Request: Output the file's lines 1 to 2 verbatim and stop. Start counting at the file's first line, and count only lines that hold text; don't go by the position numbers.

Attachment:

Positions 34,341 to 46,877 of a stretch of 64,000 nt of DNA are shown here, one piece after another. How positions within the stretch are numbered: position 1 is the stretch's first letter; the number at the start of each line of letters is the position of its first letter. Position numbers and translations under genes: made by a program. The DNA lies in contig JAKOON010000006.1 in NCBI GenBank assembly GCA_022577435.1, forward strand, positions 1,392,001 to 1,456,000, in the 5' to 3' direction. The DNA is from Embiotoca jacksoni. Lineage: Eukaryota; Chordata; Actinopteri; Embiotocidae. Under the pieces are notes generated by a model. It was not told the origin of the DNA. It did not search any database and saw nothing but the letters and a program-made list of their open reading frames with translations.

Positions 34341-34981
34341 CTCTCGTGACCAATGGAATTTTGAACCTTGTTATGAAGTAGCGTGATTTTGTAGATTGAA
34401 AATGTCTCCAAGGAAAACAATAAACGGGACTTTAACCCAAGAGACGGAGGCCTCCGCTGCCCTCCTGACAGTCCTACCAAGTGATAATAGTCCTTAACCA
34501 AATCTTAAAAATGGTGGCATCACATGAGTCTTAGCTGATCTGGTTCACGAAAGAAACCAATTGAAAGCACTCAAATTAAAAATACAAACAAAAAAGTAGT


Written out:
Positions 34,341 to 46,877 of a stretch of 64,000 nt of DNA are shown here, one piece after another. How positions within the stretch are numbered: position 1 is the stretch's first letter; the number at the start of each line of letters is the position of its first letter. Position numbers and translations under genes: made by a program. The DNA lies in contig JAKOON010000006.1 in NCBI GenBank assembly GCA_022577435.1, forward strand, positions 1,392,001 to 1,456,000, in the 5' to 3' direction. The DNA is from Embiotoca jacksoni. Lineage: Eukaryota; Chordata; Actinopteri; Embiotocidae. Under the pieces are notes generated by a model. It was not told the origin of the DNA. It did not search any database and saw nothing but the letters and a program-made list of their open reading frames with translations.

Positions 34341-34981